The Lady Bird Golf Course, originally built in 1969, is bringing excitement and money to Fredericksburg.
Alan Wooley has been working nearly nonstop for several months. As director of golf at the Lady Bird Golf Course he said the $2 million they put into the course has gone a long way.
"Just completely redid Lady Bird, all 18 holes," said Wooley. "And the practice facility includes new greens, new bunkers new fairway grass."
The nine-month project was the culmination of a lot of work but also a lot of faith.
The golf course won't be just another place to spend a couple hours on a Saturday morning, Wooley said they will attract conventions, charities and other major events that will have a huge impact in the city's economy.
"There's over a million dollars from economic impact just from the wages that are paid to the employees here at Lady Bird," said Wooley. "Not to mention the sales tax revenue that adds to the city."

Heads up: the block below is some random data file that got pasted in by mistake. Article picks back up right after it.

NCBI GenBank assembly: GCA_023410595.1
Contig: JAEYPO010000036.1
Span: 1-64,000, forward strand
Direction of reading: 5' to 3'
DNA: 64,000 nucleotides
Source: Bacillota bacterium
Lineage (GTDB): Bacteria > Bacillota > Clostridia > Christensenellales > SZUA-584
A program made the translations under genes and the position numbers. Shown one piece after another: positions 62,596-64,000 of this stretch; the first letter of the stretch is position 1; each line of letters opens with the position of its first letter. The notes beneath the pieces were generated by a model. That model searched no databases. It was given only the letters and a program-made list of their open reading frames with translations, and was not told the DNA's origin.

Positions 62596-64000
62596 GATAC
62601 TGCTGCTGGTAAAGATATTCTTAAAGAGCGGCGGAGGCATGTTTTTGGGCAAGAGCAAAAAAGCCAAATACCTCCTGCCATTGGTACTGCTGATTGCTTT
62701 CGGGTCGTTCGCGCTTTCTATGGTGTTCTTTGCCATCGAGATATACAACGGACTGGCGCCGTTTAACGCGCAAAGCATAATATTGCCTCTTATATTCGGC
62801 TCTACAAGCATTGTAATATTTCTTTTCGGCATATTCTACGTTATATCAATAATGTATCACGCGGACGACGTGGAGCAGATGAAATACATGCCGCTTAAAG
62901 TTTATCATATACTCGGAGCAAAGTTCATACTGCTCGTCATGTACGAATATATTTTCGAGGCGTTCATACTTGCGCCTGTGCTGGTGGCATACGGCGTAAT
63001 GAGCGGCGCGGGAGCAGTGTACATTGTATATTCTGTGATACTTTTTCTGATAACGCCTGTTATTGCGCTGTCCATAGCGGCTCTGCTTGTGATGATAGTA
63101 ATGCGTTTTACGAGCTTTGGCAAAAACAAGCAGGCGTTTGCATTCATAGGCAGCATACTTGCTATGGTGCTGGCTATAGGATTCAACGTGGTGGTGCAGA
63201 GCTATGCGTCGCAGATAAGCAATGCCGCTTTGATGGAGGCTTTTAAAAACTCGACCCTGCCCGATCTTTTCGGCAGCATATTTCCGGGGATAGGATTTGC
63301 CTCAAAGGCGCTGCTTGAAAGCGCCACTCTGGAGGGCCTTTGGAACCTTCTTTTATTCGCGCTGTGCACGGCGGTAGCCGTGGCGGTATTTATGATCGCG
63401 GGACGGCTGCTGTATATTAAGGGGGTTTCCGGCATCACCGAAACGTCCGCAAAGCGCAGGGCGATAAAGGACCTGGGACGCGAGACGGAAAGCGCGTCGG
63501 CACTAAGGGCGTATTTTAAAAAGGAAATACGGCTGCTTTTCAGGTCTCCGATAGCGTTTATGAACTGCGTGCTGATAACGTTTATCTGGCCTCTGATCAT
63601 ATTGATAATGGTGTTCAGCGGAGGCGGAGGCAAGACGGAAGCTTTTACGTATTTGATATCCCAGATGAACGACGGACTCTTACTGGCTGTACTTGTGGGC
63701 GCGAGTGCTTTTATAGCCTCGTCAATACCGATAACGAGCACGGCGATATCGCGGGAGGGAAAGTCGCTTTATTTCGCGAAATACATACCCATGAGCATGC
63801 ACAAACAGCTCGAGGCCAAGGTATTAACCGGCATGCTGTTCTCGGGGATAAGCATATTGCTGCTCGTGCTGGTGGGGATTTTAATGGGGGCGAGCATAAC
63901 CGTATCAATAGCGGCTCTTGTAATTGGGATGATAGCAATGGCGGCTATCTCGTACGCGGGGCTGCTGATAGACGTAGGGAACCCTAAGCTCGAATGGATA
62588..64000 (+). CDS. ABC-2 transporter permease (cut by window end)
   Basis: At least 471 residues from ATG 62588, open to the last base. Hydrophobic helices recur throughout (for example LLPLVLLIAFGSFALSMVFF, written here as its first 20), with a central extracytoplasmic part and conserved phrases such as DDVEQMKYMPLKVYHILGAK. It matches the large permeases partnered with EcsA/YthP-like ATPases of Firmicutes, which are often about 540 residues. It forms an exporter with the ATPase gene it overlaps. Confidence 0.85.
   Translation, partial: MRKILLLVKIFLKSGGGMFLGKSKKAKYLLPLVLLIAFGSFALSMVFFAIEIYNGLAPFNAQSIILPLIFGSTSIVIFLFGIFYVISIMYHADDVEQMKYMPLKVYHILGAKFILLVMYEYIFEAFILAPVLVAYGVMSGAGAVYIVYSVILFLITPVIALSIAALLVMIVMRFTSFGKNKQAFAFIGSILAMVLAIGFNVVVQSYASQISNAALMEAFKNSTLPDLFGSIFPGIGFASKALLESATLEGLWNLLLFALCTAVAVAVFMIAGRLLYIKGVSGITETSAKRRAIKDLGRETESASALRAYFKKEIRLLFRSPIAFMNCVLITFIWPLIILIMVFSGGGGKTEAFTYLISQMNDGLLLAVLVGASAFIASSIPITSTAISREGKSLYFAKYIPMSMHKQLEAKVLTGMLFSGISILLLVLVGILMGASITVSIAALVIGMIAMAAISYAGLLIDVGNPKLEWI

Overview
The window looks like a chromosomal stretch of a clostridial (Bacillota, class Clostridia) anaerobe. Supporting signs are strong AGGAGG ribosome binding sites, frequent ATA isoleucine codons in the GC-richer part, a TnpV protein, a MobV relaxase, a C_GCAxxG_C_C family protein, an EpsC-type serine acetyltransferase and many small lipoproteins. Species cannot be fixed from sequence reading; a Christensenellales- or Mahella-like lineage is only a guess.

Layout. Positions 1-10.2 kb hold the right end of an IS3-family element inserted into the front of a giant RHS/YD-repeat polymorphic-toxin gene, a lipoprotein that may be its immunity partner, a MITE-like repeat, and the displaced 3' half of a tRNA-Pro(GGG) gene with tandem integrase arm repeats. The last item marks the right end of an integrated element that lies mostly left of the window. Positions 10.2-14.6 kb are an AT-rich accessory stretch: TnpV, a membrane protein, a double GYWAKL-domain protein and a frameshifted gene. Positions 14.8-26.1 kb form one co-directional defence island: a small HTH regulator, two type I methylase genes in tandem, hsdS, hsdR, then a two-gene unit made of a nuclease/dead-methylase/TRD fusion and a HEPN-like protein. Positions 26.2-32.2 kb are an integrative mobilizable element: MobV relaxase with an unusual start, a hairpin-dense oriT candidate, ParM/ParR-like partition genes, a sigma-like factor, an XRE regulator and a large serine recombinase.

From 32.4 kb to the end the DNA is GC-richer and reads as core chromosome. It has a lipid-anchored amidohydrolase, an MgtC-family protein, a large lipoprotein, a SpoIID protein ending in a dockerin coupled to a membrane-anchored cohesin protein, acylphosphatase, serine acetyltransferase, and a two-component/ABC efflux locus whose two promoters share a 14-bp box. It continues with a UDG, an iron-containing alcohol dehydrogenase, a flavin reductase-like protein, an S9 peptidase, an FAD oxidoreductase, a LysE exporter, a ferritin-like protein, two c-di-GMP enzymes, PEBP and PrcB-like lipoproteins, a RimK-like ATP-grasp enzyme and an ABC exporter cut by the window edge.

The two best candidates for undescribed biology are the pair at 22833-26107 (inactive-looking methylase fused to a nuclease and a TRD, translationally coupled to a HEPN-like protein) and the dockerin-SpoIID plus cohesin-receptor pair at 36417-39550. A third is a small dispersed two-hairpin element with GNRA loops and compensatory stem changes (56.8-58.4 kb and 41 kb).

The golf course is expected to make money within three years but the revenue created from the golfers and the visitors coming next week will be bringing new revenue into the city immediately.
City promoters said having an improved golf course is a worthwhile investment and it's also a way to keep up with tourism demands.
"That's one thing, one element here in Fredericksburg, that we were working to improve and now we have done that," said Amanda Koone of the city's Visitor's and Convention Bureau.
Local business owners are also excited about the attraction in town. They say once word gets out, it will benefit the entire city.
"We have heard through the grapevine that people are bypassing Fredericksburg and going to other courses," said Greg King, a local businessman. "So having this golf course back in play again is going to bring them all back into town again and it will help the tourism and spending of money while they're here."
Grand opening will be Friday, Sept. 28.
While the staff of 15 puts on final touches, everyone here is ready to start showing off this historic course for the next 42 years.
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